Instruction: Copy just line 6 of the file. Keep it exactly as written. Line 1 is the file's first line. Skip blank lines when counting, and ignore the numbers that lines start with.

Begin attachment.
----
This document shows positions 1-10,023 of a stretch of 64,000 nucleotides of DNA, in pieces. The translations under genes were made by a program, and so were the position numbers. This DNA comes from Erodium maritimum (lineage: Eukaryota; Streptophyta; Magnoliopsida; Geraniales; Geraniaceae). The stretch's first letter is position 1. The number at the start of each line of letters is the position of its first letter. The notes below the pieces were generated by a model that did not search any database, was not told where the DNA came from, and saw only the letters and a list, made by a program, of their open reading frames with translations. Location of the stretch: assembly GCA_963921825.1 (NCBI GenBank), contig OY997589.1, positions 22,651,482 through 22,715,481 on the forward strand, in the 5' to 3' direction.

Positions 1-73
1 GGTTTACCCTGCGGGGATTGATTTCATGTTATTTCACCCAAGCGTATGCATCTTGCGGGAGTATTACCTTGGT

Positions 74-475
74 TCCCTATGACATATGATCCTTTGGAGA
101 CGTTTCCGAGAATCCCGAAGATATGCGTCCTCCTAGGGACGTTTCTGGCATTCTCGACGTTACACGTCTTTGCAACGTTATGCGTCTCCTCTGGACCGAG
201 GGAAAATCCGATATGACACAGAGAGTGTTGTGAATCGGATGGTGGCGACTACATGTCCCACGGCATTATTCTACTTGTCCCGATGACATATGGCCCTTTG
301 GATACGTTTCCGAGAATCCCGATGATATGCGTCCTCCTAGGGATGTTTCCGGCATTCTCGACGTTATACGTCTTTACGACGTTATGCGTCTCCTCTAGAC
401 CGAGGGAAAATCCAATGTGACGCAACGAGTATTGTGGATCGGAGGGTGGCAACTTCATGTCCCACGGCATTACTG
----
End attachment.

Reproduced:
101 CGTTTCCGAGAATCCCGAAGATATGCGTCCTCCTAGGGACGTTTCTGGCATTCTCGACGTTACACGTCTTTGCAACGTTATGCGTCTCCTCTGGACCGAG